The Primary Reason We Should Avoid Fracking

By path2positive

A new report by the Yale School of Public Health reveals more than 200 toxins can be found in fracking fluids and wastewater, in addition to other substances which remain undisclosed by fracking companies.

As Lynne Peeples reports in the Huffington Post below, "Of the 240 chemicals for which the Yale team did have adequate data, they found that 157 were associated with some kind of reproductive or developmental problem, such as adverse birth outcomes, derailed brain development or infertility. And, of course, these health concerns come in addition to worries over air pollution, noise, greenhouse gas emissions and even earthquakes, which have also been linked to fracking."

Though industry asserts there is nothing in the study that shows people are actually exposed to these harmful chemicals, we know the potential exists and have enough information to act. Health professionals and their institutions can take an active role in promoting the use clean energy sources free of pollution and therefore avoid potential illness. That's our responsibility, after all.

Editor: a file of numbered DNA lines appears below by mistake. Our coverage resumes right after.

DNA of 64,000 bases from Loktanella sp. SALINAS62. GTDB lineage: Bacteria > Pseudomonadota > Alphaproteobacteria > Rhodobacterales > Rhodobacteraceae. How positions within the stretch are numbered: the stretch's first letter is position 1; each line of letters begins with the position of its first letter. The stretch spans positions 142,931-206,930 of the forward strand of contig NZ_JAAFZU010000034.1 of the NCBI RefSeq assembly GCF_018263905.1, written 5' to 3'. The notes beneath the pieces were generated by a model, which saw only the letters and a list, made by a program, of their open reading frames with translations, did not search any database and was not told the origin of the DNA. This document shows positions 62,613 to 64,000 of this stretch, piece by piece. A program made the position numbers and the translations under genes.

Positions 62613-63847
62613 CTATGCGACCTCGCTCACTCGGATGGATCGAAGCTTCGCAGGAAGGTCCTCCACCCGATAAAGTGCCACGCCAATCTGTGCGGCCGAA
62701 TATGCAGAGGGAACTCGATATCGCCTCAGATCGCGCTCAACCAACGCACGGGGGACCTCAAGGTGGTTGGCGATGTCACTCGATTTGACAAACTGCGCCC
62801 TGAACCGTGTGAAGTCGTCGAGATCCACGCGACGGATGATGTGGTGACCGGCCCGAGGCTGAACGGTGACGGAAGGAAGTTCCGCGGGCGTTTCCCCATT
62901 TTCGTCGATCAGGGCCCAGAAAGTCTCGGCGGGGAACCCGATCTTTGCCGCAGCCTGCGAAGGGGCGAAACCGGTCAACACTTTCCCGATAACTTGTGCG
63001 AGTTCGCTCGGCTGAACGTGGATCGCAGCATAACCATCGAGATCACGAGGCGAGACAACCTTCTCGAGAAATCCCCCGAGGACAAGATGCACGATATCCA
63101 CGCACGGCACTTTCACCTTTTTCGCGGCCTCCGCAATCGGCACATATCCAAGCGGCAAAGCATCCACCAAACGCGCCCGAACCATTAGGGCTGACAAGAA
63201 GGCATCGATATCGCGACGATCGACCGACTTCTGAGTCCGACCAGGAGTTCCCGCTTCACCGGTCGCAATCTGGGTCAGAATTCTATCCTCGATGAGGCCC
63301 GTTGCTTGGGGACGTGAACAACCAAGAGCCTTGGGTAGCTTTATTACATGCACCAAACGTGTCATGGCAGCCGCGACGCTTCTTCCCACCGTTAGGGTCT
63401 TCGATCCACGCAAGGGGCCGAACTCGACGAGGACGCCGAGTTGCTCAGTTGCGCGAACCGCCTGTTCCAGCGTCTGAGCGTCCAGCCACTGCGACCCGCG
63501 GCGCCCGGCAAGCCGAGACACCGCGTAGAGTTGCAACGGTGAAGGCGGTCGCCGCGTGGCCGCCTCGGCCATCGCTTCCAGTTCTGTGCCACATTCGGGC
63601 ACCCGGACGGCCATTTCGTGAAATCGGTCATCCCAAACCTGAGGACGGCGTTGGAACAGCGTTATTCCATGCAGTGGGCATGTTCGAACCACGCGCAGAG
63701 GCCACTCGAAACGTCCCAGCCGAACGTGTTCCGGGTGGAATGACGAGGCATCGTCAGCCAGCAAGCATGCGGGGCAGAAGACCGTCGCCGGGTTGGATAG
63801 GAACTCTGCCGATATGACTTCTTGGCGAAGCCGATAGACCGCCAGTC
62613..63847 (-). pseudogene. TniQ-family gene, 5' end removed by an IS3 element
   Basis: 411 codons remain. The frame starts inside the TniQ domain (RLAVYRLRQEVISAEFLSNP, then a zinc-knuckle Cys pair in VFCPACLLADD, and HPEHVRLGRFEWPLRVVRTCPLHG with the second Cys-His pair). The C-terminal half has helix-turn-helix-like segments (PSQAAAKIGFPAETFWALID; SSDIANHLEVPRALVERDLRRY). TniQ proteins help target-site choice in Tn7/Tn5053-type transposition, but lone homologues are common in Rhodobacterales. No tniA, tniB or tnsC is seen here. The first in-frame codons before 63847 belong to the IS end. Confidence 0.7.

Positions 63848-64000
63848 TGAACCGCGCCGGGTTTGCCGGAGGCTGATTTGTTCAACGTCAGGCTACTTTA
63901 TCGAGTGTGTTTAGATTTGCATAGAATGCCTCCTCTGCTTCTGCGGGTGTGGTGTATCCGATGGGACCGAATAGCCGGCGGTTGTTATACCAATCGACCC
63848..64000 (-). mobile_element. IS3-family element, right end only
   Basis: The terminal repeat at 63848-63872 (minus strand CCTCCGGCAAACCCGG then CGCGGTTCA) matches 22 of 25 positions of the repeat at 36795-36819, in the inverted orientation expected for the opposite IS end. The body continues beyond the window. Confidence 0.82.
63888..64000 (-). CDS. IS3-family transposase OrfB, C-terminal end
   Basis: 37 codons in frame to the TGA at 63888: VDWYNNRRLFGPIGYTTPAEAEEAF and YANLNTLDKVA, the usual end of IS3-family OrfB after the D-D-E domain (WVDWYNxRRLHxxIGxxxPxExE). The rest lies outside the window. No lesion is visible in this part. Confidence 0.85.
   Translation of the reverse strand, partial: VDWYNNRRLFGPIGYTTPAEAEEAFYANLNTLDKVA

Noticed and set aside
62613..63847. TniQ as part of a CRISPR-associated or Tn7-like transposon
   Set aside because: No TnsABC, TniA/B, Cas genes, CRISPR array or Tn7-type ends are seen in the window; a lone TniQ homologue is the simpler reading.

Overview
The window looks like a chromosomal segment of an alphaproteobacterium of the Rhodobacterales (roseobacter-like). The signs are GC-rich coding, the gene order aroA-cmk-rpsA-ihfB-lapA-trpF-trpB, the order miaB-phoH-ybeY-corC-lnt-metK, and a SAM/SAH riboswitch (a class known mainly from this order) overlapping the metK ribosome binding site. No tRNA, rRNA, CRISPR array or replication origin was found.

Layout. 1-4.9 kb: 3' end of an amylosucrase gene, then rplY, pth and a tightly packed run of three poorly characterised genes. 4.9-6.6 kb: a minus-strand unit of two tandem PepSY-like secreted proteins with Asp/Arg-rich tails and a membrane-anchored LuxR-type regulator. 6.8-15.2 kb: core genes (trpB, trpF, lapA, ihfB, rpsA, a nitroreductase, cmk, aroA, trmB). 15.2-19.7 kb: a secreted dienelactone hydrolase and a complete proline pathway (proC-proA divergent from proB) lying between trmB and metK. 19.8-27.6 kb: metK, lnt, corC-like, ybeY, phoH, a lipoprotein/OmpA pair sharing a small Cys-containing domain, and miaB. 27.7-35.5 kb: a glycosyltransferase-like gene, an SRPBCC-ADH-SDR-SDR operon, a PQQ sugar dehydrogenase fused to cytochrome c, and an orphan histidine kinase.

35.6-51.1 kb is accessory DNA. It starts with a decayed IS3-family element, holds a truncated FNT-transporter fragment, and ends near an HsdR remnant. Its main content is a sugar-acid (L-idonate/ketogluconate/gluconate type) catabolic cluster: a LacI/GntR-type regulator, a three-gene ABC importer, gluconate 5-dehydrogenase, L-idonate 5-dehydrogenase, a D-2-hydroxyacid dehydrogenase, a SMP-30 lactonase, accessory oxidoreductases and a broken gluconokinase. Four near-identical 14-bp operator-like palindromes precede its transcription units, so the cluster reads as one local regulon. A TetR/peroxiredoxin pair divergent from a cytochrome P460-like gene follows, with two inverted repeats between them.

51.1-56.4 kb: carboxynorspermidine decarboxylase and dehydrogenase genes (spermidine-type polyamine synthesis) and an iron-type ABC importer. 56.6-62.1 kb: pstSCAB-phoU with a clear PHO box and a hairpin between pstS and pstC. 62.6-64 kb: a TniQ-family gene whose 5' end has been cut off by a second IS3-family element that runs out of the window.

Fracking Fluid Contains A Stew Of Known Toxic Chemicals -- And That May Not Be The Worst Of It

Huffington Post

By Lynne Peeples I January 6, 2016

Arsenic, benzene, formaldehyde, lead and mercury are among more than 200 toxins found in fracking fluids and wastewater that may pose serious risks to reproductive and developmental health, according to a paper published on Wednesday.

And that list may just be just the tip of the iceberg, said Nicole Deziel, an environmental health expert at the Yale School of Public Health and senior author of the new study.

Many more chemicals known to be used in fracking could pose similar risks, yet remain unstudied, Deziel said. Other substances involved in oil and natural gas production remain undisclosed by fracking companies. 

In their study, Deziel and her team investigated more than 1,000 chemicals used in and created by the controversial drilling process, which shoots a mix of pressurized water, sand and chemicals into shale rock to unlock hydrocarbon reserves. The U.S. Environmental Protection Agency used the same list in its assessment of the available science, which found no evidence that fracking has led to widespread, systemic contamination of drinking water. 

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